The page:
UPDATE (3:06 p.m. PT) — A little relief is on the horizon for Portland's hard-hit restaurant industry. The City Council voted unanimously Wednesday to place temporary limits on the fees third-party food delivery platforms such as GrubHub can charge.

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With restaurants reeling from the financial fallout of the pandemic and counting on delivery orders to stay afloat, cities across the U.S. — including New York, Los Angeles, Seattle, Washington D.C, San Francisco and Philadelphia — have capped the fees these platforms can charge.

On Wednesday, Commissioner Chloe Eudaly and Portland Mayor Ted Wheeler introduced an ordinance that will add Portland to the list. Effective immediately, the rule places a 10% cap on the fees third-party apps delivering orders can charge restaurants. This means if you order, say, the $12 Chicken and Rice dish from Nong’s Khao Man Gai through, say, UberEats, the delivery company could pocket, at most, $1.20, not including tip.

Some of these third-party delivery platforms, such as GrubHub, offer the option to have restaurants deliver the order themselves. For orders where the third-party service is only connecting customers with the restaurant and not responsible for the delivery, the council voted to enact a stricter cap of 5% of the order price.

The ordinance also bars companies from making up for lost costs by placing the burden on their delivery workers. Under the rule, companies could not reduce pay or garnish tips from their delivery drivers due to the new cap.

Andrés Oswill, a senior policy advisor for Eudaly’s office who helped craft the ordinance, said the idea gained momentum after two listening sessions hosted by Prosper Portland, the city’s economic development agency, last month: one intended for restaurant owners and the other for Asian and Pacific Islander business owners. In both sessions, the agency heard complaints about high fees.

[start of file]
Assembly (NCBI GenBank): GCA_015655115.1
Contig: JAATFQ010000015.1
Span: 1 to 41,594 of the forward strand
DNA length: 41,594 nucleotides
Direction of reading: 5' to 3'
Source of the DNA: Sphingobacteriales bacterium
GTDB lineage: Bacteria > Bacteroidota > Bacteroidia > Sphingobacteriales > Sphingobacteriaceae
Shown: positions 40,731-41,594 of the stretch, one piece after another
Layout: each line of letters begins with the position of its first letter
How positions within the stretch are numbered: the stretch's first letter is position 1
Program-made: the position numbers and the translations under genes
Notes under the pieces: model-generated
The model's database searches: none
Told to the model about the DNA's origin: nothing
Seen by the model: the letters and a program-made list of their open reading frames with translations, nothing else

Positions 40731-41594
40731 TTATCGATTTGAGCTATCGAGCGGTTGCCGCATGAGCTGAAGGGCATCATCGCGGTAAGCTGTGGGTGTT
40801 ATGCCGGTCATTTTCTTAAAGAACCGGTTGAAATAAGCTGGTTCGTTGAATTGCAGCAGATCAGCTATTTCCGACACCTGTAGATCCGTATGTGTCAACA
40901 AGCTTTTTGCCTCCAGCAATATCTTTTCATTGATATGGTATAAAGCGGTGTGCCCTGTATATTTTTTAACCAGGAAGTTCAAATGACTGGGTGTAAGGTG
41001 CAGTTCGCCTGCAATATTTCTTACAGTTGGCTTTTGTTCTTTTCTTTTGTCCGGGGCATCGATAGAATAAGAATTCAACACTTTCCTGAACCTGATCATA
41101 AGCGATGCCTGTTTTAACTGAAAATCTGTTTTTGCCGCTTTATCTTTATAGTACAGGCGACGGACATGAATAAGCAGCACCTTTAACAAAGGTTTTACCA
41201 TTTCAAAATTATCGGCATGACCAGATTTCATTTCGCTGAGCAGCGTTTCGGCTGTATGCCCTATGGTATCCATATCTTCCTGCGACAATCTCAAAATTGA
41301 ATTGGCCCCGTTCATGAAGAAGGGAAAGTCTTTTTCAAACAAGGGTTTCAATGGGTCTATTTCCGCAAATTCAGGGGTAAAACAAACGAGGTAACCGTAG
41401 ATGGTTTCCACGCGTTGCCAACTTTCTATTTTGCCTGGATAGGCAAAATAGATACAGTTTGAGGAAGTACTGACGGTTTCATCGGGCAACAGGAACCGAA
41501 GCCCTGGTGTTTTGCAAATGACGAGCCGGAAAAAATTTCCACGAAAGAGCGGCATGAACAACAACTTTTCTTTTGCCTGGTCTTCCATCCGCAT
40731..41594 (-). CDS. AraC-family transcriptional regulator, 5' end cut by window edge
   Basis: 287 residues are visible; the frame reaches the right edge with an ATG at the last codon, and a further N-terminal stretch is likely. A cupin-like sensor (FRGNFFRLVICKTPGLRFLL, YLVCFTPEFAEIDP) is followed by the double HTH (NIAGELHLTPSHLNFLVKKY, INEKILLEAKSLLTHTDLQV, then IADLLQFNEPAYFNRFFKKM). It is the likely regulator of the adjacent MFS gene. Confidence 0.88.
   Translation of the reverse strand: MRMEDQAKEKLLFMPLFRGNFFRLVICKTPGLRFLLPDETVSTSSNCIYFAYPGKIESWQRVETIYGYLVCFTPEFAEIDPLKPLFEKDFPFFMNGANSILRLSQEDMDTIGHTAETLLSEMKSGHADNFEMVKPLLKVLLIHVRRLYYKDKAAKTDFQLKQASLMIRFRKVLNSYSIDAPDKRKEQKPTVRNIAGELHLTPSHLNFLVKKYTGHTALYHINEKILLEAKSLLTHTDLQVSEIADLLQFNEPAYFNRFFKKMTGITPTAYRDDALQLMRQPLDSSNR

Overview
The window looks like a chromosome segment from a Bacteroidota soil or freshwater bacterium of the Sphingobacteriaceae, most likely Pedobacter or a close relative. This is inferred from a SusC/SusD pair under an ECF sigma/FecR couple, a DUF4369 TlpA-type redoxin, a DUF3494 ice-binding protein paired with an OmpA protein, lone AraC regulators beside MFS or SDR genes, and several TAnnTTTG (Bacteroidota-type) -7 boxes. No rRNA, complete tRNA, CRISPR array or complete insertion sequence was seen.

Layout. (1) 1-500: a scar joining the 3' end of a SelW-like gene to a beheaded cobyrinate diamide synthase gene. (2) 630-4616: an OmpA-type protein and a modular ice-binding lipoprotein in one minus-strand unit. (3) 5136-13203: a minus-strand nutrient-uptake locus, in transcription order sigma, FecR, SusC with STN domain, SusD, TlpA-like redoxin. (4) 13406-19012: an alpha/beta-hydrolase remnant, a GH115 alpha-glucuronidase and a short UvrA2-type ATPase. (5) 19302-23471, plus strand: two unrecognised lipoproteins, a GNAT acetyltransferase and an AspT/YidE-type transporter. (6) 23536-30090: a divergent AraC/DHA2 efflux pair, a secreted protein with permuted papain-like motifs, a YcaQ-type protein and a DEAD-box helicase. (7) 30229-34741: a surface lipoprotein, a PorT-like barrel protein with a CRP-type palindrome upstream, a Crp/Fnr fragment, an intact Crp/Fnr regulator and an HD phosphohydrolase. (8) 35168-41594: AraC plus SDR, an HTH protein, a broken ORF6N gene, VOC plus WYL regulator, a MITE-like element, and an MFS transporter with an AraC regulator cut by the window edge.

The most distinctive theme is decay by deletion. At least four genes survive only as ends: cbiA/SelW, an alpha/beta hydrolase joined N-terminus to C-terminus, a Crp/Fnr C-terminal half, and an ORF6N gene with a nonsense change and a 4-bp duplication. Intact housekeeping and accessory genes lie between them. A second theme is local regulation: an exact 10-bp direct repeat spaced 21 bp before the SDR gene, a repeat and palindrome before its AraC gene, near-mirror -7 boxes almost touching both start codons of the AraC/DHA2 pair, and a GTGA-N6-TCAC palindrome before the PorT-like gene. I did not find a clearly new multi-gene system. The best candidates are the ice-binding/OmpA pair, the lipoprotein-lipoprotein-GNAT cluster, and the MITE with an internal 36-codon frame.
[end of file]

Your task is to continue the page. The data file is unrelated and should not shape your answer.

Currently, third-party delivery apps in Portland can pocket as much as 30% of the price of every menu item they deliver. A survey of 130 businesses by the Portland Independent Restaurant Alliance found that restaurants were typically handing over 25-30% of the order price to the companies. A little over half had tried to negotiate down that charge, but only 30% were successful.

The delivery companies say their fees are critical to keep the business functioning, paying for necessities such as delivery workers, insurance costs, and the technology for their apps. But many restaurants have countered the charge is driving their businesses to the brink of closure  —businesses, they say, that are far more reliant on the marginal dollar than billion dollar companies like GrubHub and Uber.

“If they're paying out 30% commission, every single transaction, these mom and pop restaurant groups are not going to sustain [themselves], said Katy Connors, an organizer with the Portland Independent Restaurant Alliance and director of operations for Hat Yai, a Thai restaurant with locations on Killingsworth and Belmont streets.

Connors said restaurant owners have long been irked by these charges, which gobble up the margin restaurants build into the cost of the dish. But, she said, many in the industry tolerated the fees because the apps were good advertising. The hope was if someone discovered a dish on GrubHub, next time they’d walk through the restaurant’s door to eat it.

But COVID-19 dashed the hope that patrons would arrive for sit-down dining, and Connors said the fees have become increasingly burdensome for restaurants that have to pivot to primarily delivery.

APANO, a nonprofit that advocates for Asians and Pacific Islanders in Oregon, joined the push to cap fees. Many of the Asian-owned restaurants the organization partners with in the city’s Jade District had seen a decline of foot traffic even before the state’s shutdown orders, as the pandemic brought a rise of xenophobia.